William Harold Cox was the federal district judge who presided over the October, 1967 Mississippi Burning Trial.
Cox was appointed to the federal bench by President Kennedy in order to appease Senator James Eastland, the powerful chair of the Senate Juciary Committee. Eastland was determined to win an appointment for Cox, his former roommate at Ole Miss, and campaigned shamelessly on his behalf. Eastland reportedly said to Robert Kennedy, "Tell your brother that if he will give me Harold Cox, I will give him the nigger [Thurgood Marshall, who Kennedy was hoping to place on the Second Circuit Court of Appeals]."
Although Cox had assured Robert Kennedy prior to his appointment that he would conscientiously apply federal law, once on the bench he did what he could to frustrate Justice Department initiatives aimed at bringing about integration. Cox was consistently overruled on appeal, but his decisions over delayed suits for many months. In a voter registration case prosecuted in his court by John Doar in March, 1964, Judge Cox referred to a group of black witnesses scheduled to testify as "a bunch of chimpanzees." Cox's remark led Senator Jacob Javits and Congressman Peter Rodino to launch an impeachment drive against Cox. The drive failed, but attracted considerable support and may have served to mellow Cox somewhat.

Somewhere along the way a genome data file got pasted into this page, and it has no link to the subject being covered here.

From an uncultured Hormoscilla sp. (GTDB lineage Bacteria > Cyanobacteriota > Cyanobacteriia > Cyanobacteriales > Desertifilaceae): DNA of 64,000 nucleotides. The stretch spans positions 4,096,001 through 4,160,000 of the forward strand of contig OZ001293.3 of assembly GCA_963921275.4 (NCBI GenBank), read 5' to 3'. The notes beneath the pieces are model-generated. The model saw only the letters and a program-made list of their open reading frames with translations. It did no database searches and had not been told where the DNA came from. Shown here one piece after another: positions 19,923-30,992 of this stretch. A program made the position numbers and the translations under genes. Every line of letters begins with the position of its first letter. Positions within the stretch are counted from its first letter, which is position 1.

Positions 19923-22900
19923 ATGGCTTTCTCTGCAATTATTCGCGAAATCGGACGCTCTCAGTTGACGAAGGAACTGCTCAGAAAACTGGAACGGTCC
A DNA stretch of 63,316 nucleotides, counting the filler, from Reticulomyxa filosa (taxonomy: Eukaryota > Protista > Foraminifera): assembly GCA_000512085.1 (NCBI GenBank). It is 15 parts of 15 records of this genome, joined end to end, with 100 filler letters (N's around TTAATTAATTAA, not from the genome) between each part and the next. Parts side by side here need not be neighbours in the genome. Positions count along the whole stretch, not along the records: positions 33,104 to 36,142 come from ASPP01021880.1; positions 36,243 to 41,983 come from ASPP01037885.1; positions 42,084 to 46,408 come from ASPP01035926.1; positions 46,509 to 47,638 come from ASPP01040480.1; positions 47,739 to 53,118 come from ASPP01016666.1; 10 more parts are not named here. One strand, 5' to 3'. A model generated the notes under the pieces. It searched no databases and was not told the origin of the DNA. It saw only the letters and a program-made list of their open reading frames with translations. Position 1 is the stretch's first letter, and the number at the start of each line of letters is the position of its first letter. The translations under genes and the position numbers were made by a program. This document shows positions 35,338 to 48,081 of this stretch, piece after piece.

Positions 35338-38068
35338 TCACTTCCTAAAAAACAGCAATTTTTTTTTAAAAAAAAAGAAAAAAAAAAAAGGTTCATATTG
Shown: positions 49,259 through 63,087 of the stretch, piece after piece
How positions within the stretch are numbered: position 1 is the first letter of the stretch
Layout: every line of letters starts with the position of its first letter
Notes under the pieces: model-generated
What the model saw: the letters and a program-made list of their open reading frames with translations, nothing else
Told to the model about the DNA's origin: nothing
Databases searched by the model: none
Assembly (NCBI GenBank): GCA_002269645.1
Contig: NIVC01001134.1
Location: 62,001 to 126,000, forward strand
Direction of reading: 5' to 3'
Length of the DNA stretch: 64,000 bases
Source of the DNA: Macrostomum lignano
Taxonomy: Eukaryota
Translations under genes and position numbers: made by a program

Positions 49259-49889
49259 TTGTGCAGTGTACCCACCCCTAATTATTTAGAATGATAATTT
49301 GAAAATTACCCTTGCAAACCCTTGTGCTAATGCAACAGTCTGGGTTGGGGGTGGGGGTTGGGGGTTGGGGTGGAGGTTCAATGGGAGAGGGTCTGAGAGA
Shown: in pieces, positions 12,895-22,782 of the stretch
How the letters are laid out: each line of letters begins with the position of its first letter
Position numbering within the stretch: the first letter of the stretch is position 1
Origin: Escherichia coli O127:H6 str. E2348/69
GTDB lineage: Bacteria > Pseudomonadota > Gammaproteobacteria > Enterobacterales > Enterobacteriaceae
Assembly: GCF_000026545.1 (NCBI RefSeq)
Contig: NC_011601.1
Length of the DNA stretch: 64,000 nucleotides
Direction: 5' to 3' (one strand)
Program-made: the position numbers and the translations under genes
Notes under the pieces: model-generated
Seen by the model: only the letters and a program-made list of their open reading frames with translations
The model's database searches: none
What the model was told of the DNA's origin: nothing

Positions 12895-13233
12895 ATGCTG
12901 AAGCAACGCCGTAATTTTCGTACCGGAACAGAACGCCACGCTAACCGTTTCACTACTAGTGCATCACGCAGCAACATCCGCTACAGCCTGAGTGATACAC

In February, 1965, Cox threw out the indictments against most Neshoba County conspirators on the ground that all except Rainey and Price were not government officials and therefore could not be charged with acting 'under color of law." The U. S. Supreme Court overruled Cox in 1966 and reinstated the indictments.
When the Mississippi Burning case finally came to trial in October, 1967, the defendants assumed that they had an ally in Cox. He disappointed them by reprimanding the defense at one point saying, "I am not going to allow a farce to be made of this trial." After the jury returned its verdict, Coax declared, "I very heartily endorse the verdict of the jury." He sentenced the defendants to terms ranging from three to ten years. Cox said of his sentences, "They killed one nigger, one Jew, and a white man. I gave them all what I thought they deserved."